Goats are best used in sensitive areas near waterways, rivers and lakes where chemicals are prohibited; on steep embankments difficult for people; on ditches, canals, rocky and wooded areas where mowing or spraying are difficult or inadvisable; in large areas where manpower is unavailable and costly; on very degraded land where human efforts would take years.
Hand weeding can disturb soil, bringing more weed seeds to the surface; creates plant debris that goes to landfills; extracts nutrients from the soil; disturbs soil organisms; and is labor intensive. Mowing uses heavy equipment that compacts soil; creates air pollution; leaves stubble, does not eliminate plant. Herbicides may contaminate ground water; may kill or disturb soil organisms; do not allow seeding at same time; may damage desired vegetation; may have risk to personnel.
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SO, keep you eyes glued for city grazing in your hood!
Here’s a neat little side dish to my (jcm’s alter ego Paul’s) current experience as a “Super” in San Francisco Opera’s current production of Verdi’s verismo masterpiece La Traviata. Cindy Warner, a SF Examiner writer included my story of working with/around Anna Netrebko as a part of her review article about opening night. My contribution starts about midway through.:
What is a Super, you ask? As the official Supernumerary Handbook states, it “is a nonsinging actor (extra)…As a supernumerary volunteer you are a valued member of the Opera Company…”
8 performances, and 2 more Violettas to go…
Thanks to Required Elements jcm has discovered just the sort of thing that he loves to share…an alternative and irreverant take on figure skating. The oft squashed yin to the more typical bright, cheerful yang of how skating is reflected publicly (ok, so I overuse this metaphor). I revel in both!:
Figure Skating is for Little Girls,
by Liam Dougherty: “A one man show about eating disorders, sparkles, and violent personal shame.”
This guy was (and perhaps is?) a legitimate competive ice dancer, becoming the 2003 Junior Canadian Ice Dance Champion (with partner Melissa Piperno), and was supposedly a short-time early career partner of Tanith Belbin. It appears he was a very promising skater, emerging with Piperno from the shadows of Bourne and Kraatz, after their exit from competitive skating.
His perspective promises to cause some controversy, and frankly seems genuinely wounded. Perhaps he is bristling from not reaching the heights his promise alluded to? But, I’m guessing it’s just his edgy sense of humor, and way of talking about a sport he clearly has a love/hate relationship with, which is most amusing when he mocks the oh-so-tight and pretty attire he donned. OR, more exactly, I imagine he loves the sport, but hates the “culture” of skating, as it is currently manifested itself. The fact that he’s easy on the eyes makes this discovery all the more enticing. (Looks like he’s dabbling in dance now.)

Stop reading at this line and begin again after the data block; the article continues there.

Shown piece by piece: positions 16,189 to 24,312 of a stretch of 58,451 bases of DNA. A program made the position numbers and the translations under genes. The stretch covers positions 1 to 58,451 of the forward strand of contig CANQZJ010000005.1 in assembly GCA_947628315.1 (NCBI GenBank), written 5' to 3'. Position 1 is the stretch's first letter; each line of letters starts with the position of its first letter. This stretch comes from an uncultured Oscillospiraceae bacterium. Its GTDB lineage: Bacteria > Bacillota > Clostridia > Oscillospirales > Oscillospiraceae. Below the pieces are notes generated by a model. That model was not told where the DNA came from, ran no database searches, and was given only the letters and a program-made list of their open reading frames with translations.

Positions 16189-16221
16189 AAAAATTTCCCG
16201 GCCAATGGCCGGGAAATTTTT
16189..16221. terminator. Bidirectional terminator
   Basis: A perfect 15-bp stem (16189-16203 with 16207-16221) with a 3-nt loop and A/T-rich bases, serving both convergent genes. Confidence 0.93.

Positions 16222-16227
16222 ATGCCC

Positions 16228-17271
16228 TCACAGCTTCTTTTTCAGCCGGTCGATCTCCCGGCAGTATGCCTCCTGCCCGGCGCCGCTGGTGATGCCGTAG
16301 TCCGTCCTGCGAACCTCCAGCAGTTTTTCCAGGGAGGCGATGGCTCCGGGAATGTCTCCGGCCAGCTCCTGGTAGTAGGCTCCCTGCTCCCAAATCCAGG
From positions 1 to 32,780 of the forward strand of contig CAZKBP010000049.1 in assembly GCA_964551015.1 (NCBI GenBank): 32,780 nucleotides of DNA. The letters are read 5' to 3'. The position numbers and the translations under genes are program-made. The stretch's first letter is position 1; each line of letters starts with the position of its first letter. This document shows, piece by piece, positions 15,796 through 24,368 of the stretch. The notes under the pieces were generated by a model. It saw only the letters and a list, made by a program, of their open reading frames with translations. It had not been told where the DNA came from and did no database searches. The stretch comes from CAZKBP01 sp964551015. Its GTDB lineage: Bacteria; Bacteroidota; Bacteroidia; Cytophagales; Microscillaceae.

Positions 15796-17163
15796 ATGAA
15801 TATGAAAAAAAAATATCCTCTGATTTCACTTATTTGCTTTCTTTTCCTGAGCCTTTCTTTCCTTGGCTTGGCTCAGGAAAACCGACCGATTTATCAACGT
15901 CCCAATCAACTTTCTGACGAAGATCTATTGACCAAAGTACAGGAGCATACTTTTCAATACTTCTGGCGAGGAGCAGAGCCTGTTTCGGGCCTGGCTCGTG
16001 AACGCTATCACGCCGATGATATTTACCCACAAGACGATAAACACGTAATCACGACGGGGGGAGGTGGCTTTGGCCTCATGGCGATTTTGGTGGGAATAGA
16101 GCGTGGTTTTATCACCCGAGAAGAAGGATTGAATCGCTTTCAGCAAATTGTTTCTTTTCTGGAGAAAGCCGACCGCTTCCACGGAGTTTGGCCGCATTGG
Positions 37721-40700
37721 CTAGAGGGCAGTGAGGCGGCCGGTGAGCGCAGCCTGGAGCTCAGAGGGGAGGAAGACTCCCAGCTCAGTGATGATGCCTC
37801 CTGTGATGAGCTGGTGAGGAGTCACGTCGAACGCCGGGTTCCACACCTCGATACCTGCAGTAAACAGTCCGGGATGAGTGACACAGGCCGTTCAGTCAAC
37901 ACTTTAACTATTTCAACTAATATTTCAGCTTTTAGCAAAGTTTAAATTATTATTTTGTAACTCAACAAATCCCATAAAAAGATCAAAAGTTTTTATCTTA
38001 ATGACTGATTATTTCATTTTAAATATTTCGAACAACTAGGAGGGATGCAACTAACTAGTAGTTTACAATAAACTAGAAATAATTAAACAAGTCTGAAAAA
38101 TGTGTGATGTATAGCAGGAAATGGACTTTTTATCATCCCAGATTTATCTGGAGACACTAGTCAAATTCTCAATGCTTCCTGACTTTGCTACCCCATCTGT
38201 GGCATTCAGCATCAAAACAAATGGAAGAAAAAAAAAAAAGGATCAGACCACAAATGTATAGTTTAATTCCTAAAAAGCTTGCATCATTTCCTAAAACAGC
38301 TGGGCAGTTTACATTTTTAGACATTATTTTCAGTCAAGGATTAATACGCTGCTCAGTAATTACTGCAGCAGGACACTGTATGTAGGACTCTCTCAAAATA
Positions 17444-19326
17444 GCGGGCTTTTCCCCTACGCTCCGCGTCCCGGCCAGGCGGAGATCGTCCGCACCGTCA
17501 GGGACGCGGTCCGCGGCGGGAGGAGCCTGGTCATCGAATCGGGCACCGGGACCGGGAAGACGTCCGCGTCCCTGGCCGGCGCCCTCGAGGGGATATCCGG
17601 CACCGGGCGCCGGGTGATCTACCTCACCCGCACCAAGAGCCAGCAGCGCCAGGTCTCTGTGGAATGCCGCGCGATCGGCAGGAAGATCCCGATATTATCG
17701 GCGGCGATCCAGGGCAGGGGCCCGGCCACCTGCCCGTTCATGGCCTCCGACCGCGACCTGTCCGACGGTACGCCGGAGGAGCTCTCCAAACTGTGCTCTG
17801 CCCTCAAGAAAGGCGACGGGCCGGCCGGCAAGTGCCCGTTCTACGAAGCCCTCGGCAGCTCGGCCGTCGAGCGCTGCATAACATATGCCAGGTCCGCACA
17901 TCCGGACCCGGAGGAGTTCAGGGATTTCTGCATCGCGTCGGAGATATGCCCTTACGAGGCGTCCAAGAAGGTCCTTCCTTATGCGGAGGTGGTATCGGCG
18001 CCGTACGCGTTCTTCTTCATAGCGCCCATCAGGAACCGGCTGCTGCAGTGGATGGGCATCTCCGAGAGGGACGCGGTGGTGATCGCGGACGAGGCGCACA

icenetwork.com verified what the ISU Grand Prix ‘09 season lineup first revealed! Chinese pair Shen & Zhao are back in the game! They will appear at Cup of China, and Skate America, and are aiming for a ticket to Vancouver in ’10. I’m going to go out on a limb and predict that they beat out their compatriots Zhang & Zhang, their biggest competition, to win both titles.
Out of all the comeback news (officially announced to date, that is), this is arguably the most welcome, and they are arguably the most loved skaters attempting this return to competitive ice. They are among my favorite pairs teams of all time, and made “My Desert Island Skates“ list, with their inspirational Turandot long program, at ’03 Worlds. That performance will not soon be forgotten by those who witnessed it. Watch it here, if you missed it.
When they made their competitive exit after the ’07 season (with 3 World titles and 2 Olympic bronze medals in their cache), they were still in top form, and on top of the competitive field. Only Hongbo’s achilles injury and recovery threatened their future viability. Hopefully, although they’ve been very busy with skating shows and off-ice commitments, with a break from the demands of competition they will return to top form. Thankfully, China is guaranteed three berths at the Vancouver Games, so this return will not rob Pang & Tong, or Zhang & Zhang an opportunity to have their moment.
I extend to them (and their fans) a sincere “Welcome back!” and, “GO GET ‘EM!”. As much as I love Savchenko & Szolkowy, I’d love to see Shen & Zhao take the gold in Vancouver. They will easily be the sentimental favorites, but hopefully more. I feel it’s their turn, and were it not for the extensive training they missed, due to Hongbo’s injury, would have been theirs in Torino.